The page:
The Turkish builders that have major operations in 120 countries abroad have also contributed to the sector. Ministry of Economy data released in November showed that construction sector exports are expected to total $22 billion for 2013 and the sector’s exports experienced an approximate 25 percent increase in 2013 at over $10 billion.
A high ranking officer from Garanti Mortgage stated in recent remarks that 2013 was one of the best years for the housing sector, as housing sales would exceed one million by the end of the year and the increase in sales would be 5-6 percent for the year. According to Real Estate Investing Partners Association (GYODER) research done for November, housing prices increased by 14.75 percent in the country compared to same month in the previous year. Of all the houses purchased in November, 14.2 percent of them were completed construction, while 85.8 percent of them were in unfinished housing projects. Also in November, 7.8 percent of housing sales were made to foreigners.
A separate survey prepared by property research firm Knight Frank indicated that a number of key emerging markets recorded price growth of more than 10 percent — including Turkey at 12.5 percent — in the 12-month period ending Sept. 30, 2013 over the preceding year. Comments made by renowned economist Nouriel Roubini stating that housing markets have become overheated in emerging markets, including Turkey, stirred the market about a housing bubble. The experts that recently spoke with Today’s Zaman said that a housing bubble remains a distant possibility thanks to strong demand and low leverage risks to buyers while adding the restoration of risky buildings and the transformation of urban areas will continue to attract local and international real estate investors in the long term.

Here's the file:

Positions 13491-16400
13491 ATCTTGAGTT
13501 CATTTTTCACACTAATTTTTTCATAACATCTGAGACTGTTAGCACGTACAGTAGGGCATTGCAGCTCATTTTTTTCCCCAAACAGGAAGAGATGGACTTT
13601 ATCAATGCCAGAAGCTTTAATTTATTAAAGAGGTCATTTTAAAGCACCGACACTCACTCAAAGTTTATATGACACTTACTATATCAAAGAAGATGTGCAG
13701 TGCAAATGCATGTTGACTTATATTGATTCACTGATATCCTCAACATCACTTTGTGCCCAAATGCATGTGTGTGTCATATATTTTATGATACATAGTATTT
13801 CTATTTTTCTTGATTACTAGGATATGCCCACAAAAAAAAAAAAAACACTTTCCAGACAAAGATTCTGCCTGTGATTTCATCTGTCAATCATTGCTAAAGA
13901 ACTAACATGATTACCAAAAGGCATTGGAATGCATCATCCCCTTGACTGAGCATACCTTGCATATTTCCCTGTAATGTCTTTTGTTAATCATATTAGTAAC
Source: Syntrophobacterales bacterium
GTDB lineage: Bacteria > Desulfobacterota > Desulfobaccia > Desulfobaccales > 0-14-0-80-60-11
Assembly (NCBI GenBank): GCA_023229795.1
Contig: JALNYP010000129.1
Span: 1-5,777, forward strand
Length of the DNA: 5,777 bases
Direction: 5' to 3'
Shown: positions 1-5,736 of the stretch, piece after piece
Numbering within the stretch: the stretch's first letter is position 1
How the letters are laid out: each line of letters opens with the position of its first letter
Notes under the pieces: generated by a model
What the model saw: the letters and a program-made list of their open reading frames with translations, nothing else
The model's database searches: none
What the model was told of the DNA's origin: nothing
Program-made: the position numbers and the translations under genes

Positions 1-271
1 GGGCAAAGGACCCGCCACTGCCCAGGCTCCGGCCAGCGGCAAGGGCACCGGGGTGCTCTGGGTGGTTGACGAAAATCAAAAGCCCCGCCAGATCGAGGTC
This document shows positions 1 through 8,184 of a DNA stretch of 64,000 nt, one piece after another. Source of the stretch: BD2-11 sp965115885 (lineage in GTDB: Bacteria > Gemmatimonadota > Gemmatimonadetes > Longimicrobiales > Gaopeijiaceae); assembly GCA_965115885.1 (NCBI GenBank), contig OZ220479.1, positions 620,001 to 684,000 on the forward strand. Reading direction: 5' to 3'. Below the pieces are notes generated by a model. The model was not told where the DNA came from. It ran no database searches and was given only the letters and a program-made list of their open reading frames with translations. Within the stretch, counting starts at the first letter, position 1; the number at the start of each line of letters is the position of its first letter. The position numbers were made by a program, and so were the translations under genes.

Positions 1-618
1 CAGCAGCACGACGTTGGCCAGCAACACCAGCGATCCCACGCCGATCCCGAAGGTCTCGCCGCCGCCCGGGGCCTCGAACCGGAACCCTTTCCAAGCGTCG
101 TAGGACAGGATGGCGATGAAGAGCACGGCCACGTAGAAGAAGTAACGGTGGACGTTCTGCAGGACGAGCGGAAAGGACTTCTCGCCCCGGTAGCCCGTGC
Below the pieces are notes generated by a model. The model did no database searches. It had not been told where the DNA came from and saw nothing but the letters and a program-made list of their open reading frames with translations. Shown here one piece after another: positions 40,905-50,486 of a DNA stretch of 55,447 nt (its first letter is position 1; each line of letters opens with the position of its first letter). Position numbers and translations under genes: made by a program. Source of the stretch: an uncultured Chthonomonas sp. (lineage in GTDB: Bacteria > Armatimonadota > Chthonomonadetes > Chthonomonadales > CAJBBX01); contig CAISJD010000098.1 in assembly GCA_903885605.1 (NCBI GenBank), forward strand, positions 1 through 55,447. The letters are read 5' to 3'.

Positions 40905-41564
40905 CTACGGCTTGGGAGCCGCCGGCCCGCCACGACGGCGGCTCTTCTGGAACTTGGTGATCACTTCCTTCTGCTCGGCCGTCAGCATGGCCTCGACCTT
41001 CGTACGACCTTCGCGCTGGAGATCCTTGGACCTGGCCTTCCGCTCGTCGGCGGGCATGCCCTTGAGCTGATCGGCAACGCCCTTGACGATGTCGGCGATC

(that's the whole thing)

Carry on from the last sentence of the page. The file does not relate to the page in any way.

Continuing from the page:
Construction worker deaths on the job have continued to be a serious problem for the sector. One in three worker deaths and work-related accidents in Turkey occurred in the construction sector due largely to unsafe working conditions. A total of 1,017 workers died in work-related accidents between January and October this year, government reports show. This figure was 867 for the entirety of 2012, suggesting that the situation may have become worse. Unlicensed builders and the large number of sub-contractors used in the sector are also contributing factors.
Labor and Social Security Ministry data reveals that the construction sector employs about 1.9 million people and accounts for 6 percent of national employment and serves 200 related sub-sectors. A survey done by an online employment site in Turkey, Yenibiris.com, indicated that the construction sector received the most job applications during the year. The number of job postings in the sector in 2013 increased by 15.8 percent year on year, taking up 9.18 percent of the total of all sectors and applications to those postings went up by 23.7 percent compared to previous year.